Cutting mana resources in a control deck is also non-traditional, to say the least, however we are really going to rarely need more than four mana in any given turn. With Scepter and Lightning Bolt (and Lightning Helix), Celestial Colonnade becomes a very-backup win condition, and doesn’t need to be reliably activated, and extra lands can instead be used to refuel if needed via Oona’s Grace.

For the same reason, Deprive comes in to replace Mana Leak as an option that fits under the Scepter and remains relevant in the late game. Deprive under the scepter basically gives you an emblem that reads “Landfall – Whenever a land enters the battlefield under you control, counter the next spell an opponent casts” , and when that land is Halimar Depths, the game is as good as over.

Finally, there are some fringe options in the sideboard that might need a little bit of explaining. Condemn is simply a fifth Path to Exile for decks rich in early creatures, or those with toughness greater than three. Our inevitability makes opposing life rather insignificant, and we could even play more of these if we wanted to. Marrow Shards is there to address our weakness to creature card-advantage, such as Lingering Souls, filling the hole left by Electrolyze‘s departure. And Beckon Apparition is an Isochron-friendly replacement to Relic of Progenitus.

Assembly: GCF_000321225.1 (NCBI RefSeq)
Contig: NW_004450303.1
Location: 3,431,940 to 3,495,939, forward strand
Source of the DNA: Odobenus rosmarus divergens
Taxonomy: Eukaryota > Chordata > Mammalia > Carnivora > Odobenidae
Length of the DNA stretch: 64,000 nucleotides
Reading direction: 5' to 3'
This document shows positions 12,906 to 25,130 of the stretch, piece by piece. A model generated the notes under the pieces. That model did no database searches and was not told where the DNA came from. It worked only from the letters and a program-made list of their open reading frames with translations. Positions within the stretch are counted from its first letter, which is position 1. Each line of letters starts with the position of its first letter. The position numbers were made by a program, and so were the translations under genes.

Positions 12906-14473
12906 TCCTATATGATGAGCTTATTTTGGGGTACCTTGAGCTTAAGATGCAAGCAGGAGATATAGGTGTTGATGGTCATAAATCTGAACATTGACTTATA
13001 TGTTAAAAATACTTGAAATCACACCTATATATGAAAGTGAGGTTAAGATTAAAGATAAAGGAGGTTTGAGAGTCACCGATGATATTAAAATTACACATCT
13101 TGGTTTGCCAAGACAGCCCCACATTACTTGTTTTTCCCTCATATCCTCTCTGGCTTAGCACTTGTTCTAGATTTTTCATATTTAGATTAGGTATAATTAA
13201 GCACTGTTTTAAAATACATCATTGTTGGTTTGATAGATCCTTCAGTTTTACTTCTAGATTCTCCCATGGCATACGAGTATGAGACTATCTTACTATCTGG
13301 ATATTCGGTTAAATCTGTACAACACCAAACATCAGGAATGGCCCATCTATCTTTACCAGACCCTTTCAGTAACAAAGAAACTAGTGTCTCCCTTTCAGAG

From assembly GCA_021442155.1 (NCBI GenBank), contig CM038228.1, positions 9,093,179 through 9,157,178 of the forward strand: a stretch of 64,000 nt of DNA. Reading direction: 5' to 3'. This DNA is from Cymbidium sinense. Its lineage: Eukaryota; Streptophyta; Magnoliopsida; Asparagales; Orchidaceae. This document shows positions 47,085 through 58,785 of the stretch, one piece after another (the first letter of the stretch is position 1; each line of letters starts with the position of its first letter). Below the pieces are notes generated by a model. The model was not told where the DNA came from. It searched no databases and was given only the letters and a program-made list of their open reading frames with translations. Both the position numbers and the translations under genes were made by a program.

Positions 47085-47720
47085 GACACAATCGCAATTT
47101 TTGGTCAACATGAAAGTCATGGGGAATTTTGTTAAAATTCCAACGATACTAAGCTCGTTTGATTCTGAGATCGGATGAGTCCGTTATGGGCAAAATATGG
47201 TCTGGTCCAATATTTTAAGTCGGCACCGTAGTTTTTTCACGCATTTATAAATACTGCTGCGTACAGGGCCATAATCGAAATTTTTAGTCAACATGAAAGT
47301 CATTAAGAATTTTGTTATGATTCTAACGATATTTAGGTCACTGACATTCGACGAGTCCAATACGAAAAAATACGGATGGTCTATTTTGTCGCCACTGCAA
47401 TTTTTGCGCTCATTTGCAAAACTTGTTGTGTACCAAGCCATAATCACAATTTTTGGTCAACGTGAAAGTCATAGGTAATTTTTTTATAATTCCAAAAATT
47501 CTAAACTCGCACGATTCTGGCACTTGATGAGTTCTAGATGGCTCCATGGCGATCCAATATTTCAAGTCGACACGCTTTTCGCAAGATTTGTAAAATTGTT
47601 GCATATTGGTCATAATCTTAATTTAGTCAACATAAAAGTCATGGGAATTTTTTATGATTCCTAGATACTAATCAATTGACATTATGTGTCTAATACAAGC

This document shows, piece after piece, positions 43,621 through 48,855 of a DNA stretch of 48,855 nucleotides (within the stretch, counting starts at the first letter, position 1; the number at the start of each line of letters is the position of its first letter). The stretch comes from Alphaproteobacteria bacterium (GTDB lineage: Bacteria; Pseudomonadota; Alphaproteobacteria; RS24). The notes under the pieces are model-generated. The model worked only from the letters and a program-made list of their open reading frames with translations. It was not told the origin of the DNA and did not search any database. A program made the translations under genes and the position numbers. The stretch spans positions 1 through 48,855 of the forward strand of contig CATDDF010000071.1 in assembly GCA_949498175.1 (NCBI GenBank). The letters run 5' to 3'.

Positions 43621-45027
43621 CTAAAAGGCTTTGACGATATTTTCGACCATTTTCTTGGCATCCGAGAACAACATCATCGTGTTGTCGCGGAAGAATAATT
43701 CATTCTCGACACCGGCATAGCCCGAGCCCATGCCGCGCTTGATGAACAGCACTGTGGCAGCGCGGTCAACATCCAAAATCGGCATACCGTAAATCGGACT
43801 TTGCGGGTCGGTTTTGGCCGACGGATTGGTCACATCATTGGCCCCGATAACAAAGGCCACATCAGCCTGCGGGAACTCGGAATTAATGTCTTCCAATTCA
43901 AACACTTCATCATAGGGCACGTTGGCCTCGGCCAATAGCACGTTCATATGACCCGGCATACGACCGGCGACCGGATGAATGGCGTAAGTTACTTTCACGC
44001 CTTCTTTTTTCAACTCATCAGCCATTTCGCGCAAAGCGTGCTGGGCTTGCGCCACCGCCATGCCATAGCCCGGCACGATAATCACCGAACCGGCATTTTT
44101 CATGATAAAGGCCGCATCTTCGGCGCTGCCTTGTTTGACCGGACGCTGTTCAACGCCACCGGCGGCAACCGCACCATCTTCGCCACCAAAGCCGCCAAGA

Does it Work?

Against the decks that the transformation is strong against, you will certainly have to transform back for game three, as Scepter hate comes back in. Still, while this occupies a huge chunk of your sideboard options, it should hypothetically mean you’re forcing many dead cards in every game – probably a good way to win. The more awkward thing is that against the decks that don’t naturally pack effects that destroy Scepter, you might be better served with the maindeck plan anyways, as the Scepter can slow you down vs. aggro matchups – unless you’re patient about resolving it.

The harshest reality is that this article is poorly timed. Scepter Sideboard Control had a better shot at making it this time last year. The reason for this is of course Kolaghan’s Command. While unlike its Golgari counterpart, you can counter it, “K-Command” is a strong enough anti-control card that you’re likely to have a hard time chasing it out of the deck. Still, you can play around it with relative ease – or this may call for adding a Dispel or two in the 75.

Tier 1 or not, this is probably the best shot Isochron Scepter has in Modern today. No other colour combination offers a powerful-enough mix of two-or-less CMC instants, except maybe five-colour control (which is another topic for another day.)

If you’re willing to trade win % for the satisfaction of counter-locking your opponent out of the game, give this build a shot, and let me know your feedback! Otherwise, that’s all for today. Until next time, have fun, and may the force be with brew.